This company is part of Executive’s Top 20 for 2015. Read more stories from our entrepreneurship in Lebanon section, for the latest analysis on the country’s ecosystem.
Industry: Technology and analytics
Product: Solutions using IoT sensors and analytics
Product launch: 2015
Founders: Elias El-Khoury and Fadwa Mohanna
The Internet of Things (IoT) is a network of connected objects – to the internet and to each other – which through embedded sensors share information across a network and allow for the collection of data, and the ability for those selfsame objects to be controlled remotely. For example, a smart fridge that knows when a door is left ajar, can subsequently be closed through an app after alerting a user.
Markelligent, a startup founded at the end of 2014 by Fadwa Mohanna and Elias el-Khoury, aims to harness the IoT through collecting data from the sensors and providing companies with services relating to data analytics. Their intention is to offer IoT solution packages to citizens’ pre-existing problems, generating revenue for Markelligent and improving the quality of collective lives. Once a challenge has been identified, Markelligent develops the needed sensors to measure the readings related to that challenge and start collecting all kinds of data generated by those sensors on their cloud. Then, they start analyzing the data which can be displayed in a dashboard format, enabling the management of the client to track the progress and take the relevant actions accordingly. Their target markets are corporations, municipalities and large entities, and their expansion plans eye the Gulf and Europe as regional areas for future operations. At the end of its first year, Markelligent is cash positive, has organic growth fuelled by customers, has projects on the back of initial self funding, and has seven employees in Lebanon and three outside.
Examples include one of their current projects ‘Smart Parking’, which enables people to find the nearest empty parking location within Riyadh, Saudi Arabia. This IoT implementation is one example of using such innovation in a ‘smart city’ context, which has a wide applicability that extends beyond traffic congestion. These cities have electronic hardware embedded throughout multiple objects, which work to improve city efficiency by connecting the infrastructure to the behaviour of people, and translating it into data analytics, such as notifying councils when garbage bins are overflowing which is currently done in Milton Keynes in the UK. Though the trash analogy will doubtless take time to be rolled out across Lebanon, the wider scalability and applicability is large, especially as cities become more energy aware and environmentally conscious across the globe. Markelligent is working both with Bluetooth and low-power wide-area network (LPWAN) technology for entities with limited connectivity capabilities, thus increasing their market attractiveness.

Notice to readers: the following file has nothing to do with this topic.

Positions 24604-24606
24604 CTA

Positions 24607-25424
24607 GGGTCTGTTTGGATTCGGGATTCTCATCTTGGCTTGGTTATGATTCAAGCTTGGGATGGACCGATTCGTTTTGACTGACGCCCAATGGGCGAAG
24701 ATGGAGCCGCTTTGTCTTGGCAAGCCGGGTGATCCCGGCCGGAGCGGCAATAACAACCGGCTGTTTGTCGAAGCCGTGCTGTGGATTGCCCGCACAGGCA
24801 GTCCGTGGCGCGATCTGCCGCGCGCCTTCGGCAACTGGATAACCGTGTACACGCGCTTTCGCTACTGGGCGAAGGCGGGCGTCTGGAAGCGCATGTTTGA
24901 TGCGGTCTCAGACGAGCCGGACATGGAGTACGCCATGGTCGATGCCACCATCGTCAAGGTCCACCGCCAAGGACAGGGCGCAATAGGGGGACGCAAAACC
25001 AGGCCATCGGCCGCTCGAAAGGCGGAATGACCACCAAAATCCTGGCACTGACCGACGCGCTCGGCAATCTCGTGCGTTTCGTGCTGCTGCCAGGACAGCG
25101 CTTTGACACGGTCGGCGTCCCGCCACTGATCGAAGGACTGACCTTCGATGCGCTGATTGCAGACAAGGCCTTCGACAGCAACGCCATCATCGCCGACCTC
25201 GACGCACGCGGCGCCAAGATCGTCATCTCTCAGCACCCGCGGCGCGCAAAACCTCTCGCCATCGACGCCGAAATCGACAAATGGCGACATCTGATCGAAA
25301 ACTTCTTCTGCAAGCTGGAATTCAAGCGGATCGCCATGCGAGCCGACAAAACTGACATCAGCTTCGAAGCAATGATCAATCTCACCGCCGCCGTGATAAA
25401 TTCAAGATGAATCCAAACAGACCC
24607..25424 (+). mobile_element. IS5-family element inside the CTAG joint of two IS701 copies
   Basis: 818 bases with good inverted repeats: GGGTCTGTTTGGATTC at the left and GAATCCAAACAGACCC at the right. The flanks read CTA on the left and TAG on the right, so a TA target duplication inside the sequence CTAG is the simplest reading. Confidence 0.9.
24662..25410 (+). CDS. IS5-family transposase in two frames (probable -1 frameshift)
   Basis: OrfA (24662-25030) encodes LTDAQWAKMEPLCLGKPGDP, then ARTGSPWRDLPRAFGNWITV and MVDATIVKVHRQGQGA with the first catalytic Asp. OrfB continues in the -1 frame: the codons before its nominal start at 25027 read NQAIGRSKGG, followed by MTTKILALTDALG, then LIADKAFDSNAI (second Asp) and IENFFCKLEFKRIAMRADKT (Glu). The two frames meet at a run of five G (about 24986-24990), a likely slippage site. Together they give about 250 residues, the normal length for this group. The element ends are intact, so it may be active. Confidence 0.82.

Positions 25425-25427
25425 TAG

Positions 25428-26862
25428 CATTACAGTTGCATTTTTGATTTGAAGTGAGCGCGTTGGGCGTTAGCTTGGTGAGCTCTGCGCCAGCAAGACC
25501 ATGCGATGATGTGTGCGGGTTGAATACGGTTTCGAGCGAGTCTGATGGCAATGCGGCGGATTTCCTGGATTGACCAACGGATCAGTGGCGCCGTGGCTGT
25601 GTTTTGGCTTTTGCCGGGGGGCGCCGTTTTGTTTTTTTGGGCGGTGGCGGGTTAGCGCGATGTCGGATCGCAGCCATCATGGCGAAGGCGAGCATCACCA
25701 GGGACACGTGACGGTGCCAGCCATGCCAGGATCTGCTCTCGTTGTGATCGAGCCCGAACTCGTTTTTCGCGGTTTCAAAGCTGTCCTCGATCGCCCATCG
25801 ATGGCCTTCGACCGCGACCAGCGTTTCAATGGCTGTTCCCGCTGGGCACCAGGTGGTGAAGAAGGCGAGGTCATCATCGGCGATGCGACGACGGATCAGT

Markelligent is determined to remain in Lebanon, and ultimately rejected plans to relocate to Dubai. Instead, they have chosen to recruit local talent in Lebanon, with most of their staff located in Beirut. Whilst they cannot release financials, Mohanna stresses that they expect to double in size by mid 2016, and aim to employ individuals in research and development, software and quality control.